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Ablative Absolute Accusative adesse Adjectives Adverb ae f annos apposition Archias arum atis f Brutus Caesar Caius Cato causa Cicero commander consilium construction consul Dative death decemvir Demosthenes edition egredi enemy English eris examples Exercise expressed in Latin father friends Gauls Genitive Gerundive given glory Gracchus Grammar habere Hannibal HUDSON'S idiomatic Indirect Discourse Infinitive inis f jeci Jugurtha Latin Learn Lesson magistratus main clause Marius mihi Moods MUSIC READER neuter nihil Note noun nunc one's onis f orator oris orum Paper Cover 32 participle passive patrem perfect person phrases plur Pompey preposition pronoun quaestor quam quidam quis quod regularly relative clause Remark rendered in Latin Roman Rome Scipio Senate subj Subjunctive Subjunctive mood substantive clauses Sulla sunt Tenses thing Tiberius Gracchus tis f tive usually utis f verb victory virtue Vocabulary words
Strana 123 - The object of this Grammar is to state general principles clearly and distinctly, with special regard to those who are preparing for college. In the sections on the Moods are stated, for the first time in an elementary form, the principles which are elaborated in detail in the author's " Syntax of the Greek Moods and Tenses.
Strana 65 - ... together with the ancient laws and liberties of this great and illustrious Kingdom, may you stand as unimpeached in honor as in power ; may you stand, not as a substitute for virtue, but as an ornament of virtue, as a security for virtue ; may you stand long, and long stand the terror of tyrants ; may you stand the refuge of afflicted Nations ; may you stand a sacred temple, for the perpetual residence of an inviolable justice ! 62.
Strana 79 - As soon as he beheld the South Sea stretching in endless prospect below him, he fell on his knees, and lifting up his hands to heaven, returned thanks to God, who had conducted him to a discovery so beneficial to his country and so honourable to himself. His followers, observing his transports of joy, rushed forward to join in his wonder, exultation, and gratitude.
Strana 119 - ENGLISH OF THE XIV. CENTURY. Illustrated by Notes, Grammatical and Etymological, on Chaucer's Prologue and Knight's Tale. Designed to serve as an Introduction to the Critical Study of English. By STEPHEN H. CARPENTER, AM, Professor of Rhetoric and English Literature in the State university of Wisconsin. 12mo. Cloth. 327 pages . 1.40 1.76 ESSENTIALS OF ENGLISH GRAMMAR, for the use of Schools.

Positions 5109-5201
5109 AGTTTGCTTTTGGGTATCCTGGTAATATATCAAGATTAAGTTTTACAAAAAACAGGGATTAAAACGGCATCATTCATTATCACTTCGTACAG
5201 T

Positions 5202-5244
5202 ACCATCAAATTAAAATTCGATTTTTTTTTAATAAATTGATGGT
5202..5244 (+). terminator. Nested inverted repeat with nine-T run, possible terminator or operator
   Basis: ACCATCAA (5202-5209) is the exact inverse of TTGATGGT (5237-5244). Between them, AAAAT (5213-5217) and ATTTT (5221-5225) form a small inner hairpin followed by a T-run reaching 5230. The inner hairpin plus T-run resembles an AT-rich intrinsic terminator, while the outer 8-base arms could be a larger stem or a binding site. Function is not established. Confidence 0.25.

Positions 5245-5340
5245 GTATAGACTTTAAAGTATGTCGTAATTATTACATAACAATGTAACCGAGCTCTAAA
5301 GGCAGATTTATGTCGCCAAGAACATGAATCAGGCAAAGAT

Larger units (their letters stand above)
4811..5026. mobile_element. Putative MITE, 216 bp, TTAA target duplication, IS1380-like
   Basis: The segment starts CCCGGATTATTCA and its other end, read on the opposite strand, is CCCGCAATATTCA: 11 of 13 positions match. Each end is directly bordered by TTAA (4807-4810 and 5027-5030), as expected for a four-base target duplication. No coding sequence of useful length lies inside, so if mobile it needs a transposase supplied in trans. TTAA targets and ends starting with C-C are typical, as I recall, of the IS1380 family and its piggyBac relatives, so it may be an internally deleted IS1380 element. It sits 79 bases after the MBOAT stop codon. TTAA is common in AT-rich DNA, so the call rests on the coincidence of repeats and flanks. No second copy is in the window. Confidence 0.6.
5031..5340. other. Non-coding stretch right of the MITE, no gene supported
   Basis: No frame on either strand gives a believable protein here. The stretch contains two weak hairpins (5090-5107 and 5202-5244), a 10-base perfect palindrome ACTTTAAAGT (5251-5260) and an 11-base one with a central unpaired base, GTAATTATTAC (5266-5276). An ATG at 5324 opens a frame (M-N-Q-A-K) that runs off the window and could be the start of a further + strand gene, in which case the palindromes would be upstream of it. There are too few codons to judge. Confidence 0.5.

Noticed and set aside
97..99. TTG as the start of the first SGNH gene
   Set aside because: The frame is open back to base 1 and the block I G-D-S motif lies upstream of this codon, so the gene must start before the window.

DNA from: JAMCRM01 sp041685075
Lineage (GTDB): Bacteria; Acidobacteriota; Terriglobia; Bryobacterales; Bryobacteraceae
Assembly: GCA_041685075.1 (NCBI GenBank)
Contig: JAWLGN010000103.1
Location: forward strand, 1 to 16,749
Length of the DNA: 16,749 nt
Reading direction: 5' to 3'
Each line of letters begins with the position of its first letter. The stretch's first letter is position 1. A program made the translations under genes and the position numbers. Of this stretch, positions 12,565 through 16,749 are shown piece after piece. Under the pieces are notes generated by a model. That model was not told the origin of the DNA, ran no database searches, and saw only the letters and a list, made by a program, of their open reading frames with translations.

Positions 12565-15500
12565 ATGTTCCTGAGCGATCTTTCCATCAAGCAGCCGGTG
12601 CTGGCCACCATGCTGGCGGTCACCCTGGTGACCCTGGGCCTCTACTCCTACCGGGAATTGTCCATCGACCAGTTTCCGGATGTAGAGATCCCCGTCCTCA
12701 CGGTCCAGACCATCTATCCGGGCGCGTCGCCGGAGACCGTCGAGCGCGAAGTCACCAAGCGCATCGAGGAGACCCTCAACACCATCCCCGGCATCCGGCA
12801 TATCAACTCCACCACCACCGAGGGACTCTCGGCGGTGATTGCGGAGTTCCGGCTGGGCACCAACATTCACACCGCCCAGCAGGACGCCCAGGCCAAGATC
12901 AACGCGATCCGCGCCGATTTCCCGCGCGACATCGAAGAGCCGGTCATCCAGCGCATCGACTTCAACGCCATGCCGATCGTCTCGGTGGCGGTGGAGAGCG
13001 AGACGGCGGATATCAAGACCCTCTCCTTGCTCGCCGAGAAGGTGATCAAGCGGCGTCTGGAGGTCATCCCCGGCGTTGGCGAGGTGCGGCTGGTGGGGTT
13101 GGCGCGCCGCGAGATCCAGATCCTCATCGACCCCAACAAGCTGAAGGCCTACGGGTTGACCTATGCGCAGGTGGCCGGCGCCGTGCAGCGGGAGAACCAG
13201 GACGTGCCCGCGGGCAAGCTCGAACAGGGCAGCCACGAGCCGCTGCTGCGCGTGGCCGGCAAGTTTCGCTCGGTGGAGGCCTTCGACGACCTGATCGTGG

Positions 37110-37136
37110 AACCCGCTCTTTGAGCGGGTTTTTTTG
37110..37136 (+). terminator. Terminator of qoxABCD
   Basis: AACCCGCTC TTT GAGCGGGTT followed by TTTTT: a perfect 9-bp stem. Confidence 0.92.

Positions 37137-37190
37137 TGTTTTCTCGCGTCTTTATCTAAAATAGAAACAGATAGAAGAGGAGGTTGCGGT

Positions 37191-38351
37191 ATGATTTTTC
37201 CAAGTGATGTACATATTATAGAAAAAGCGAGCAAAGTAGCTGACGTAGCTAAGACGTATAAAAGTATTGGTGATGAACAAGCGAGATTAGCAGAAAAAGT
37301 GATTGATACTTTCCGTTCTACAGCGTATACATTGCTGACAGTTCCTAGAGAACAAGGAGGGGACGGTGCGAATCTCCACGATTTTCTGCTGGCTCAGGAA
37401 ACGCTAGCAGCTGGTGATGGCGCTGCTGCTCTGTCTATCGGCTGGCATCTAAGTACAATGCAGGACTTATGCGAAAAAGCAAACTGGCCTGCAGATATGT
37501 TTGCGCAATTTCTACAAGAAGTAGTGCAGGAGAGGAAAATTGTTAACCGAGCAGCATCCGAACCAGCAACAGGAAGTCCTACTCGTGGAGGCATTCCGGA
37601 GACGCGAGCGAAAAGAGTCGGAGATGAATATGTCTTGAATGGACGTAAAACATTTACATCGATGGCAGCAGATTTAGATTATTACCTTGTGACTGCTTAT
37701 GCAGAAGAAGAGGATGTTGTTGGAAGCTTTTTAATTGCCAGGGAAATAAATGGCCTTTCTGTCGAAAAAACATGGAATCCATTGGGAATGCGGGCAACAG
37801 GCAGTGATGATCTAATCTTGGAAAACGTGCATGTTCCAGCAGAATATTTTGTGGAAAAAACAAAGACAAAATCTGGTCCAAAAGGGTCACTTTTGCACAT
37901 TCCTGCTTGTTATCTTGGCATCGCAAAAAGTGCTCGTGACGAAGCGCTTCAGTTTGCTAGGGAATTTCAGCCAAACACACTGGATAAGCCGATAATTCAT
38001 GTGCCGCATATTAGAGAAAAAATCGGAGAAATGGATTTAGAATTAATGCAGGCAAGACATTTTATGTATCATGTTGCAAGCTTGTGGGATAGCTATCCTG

Strana 65 - My Lords, if you must fall, may you so fall ! But \ if you stand, — and stand I trust you will, together with the fortune of this ancient monarchy, together with the ancient laws and liberties of this great and illustrious kingdom, — may you stand as unimpeached in...
Strana 79 - When with infinite toil they had climbed up the greater part of that steep ascent, Balboa commanded his men to halt, and advanced alone to the summit, that he might be the first who should enjoy a spectacle which he had so long desired.
Strana 119 - A Midsummer Night's Dream, The Merchant of Venice, The Merry Wives of Windsor, Much Ado about Nothing...
Strana 64 - Sweet language will multiply friends : and a fair-speaking tongue will increase kind greetings. Be in peace with many, nevertheless, have but .one counsellor of a thousand.
Strana 36 - Many men expose themselves to death for the sake of power ; but this king resigned his crown because his love for his dominion, his affection for his subjects, and his regard for their interests were greater than his desire for power. 12. The conspirators divided into three parties. One was posted near the governor's house, a second secured the approaches to the market-place, a third hastened to the quarter of the tombs, and awaited the signal for the fight. 13. Not only was Brutus's life saved at...
Strana 65 - ... once more behold you playing a part worthy of Athenians ! May the gods inspire you to determine upon such measures ! 6. Lay hold on this chance of safety, Conscript Fathers ! by the immortal gods I conjure you. Give one sign to the Roman people, that even as now they pledge their valor, so you pledge your wisdom to the crisis of the state. Do you not know this Antony? Do you not know his companions? To be slaves to such as he, to such as they, would it not be the fullest measure of misery, joined...